Monday, September 23, 2013
Interview with Turbomeca CEO Olivier Andries
Olivier Andries, CEO of Turbomeca (Stand C20), spoke with Rotor & Wing in the lead-up to Helitech 2013 to find out what the engine OEM is bringing to the show and other recent developments.
Rotor & Wing: What is your focus at Helitech?
Olivier Andries: Three engines are going to be at the booth. The first is the Makila engine, which powers the Super Puma, EC225 and EC725 helicopters, many for the offshore and military markets.
The second line is the RTM322, which is a big step forward for us. We have announced the acquisition of the Rolls-Royce share of this program, which is a key element for our developing strategies.
The UK Ministry of Defence (MoD) is going to be one of our most important customers. I would say very clearly, as important to us as the French MoD.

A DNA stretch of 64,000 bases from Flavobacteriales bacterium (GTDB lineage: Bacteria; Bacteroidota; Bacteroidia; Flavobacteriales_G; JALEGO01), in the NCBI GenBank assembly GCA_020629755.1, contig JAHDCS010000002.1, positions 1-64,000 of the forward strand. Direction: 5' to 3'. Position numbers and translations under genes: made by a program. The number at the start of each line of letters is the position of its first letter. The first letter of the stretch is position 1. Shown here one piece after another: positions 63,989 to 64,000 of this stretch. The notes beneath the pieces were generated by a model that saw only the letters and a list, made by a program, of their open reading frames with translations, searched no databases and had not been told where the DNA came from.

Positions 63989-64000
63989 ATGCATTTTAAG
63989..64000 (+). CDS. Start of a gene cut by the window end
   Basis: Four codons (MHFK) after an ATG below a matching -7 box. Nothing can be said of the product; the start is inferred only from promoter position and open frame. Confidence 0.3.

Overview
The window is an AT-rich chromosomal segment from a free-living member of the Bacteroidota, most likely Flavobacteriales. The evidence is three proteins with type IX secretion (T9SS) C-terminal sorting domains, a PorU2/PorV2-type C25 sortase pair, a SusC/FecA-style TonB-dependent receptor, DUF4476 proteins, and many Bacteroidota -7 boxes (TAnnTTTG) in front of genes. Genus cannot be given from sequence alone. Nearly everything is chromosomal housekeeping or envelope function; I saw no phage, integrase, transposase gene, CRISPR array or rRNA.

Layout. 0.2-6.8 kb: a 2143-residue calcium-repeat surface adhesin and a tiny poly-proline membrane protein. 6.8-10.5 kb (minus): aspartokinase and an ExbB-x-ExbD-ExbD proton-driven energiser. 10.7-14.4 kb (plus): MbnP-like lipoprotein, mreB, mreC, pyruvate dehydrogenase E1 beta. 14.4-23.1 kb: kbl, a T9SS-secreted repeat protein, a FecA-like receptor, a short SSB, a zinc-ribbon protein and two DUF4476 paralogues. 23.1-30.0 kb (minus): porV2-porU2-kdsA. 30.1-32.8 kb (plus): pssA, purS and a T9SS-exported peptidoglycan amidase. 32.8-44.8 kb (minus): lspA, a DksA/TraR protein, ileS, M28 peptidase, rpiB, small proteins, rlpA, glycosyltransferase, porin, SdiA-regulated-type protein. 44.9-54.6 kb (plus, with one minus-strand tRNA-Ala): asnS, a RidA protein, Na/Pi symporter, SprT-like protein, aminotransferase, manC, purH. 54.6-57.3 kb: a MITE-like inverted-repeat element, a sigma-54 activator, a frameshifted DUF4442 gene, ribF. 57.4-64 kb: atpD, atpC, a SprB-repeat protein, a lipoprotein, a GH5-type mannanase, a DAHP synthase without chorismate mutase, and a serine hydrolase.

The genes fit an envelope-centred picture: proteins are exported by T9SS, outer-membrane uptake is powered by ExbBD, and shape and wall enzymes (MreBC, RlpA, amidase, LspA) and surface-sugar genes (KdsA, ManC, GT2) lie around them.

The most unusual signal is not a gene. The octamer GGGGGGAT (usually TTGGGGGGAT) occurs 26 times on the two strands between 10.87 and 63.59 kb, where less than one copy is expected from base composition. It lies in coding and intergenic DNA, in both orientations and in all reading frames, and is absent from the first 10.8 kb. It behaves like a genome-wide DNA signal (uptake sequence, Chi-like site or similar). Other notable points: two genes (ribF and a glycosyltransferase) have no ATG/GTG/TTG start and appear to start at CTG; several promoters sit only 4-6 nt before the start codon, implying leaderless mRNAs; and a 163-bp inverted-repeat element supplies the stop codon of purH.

The UK MoD is operating more than 400 engines with their fleet of AgustaWestland AW101 Merlins and Westland WAH-64 Apaches, and we also supply the Makilas on the Mk2 Pumas, so with such a fleet, satisfying the UK MoD means a lot to us, which is one of the main reasons why we’re coming to Helitech.
The third engine is the Arrius, more specifically the 2R variant, which is going to power the Bell short light single (SLS) platform, following the announcement at the Paris Air Show. Bell is going to communicate about their short light single, so this is going to also be an important part of Helitech.
Rotor & Wing: How did the relationship with Bell Helicopter come about?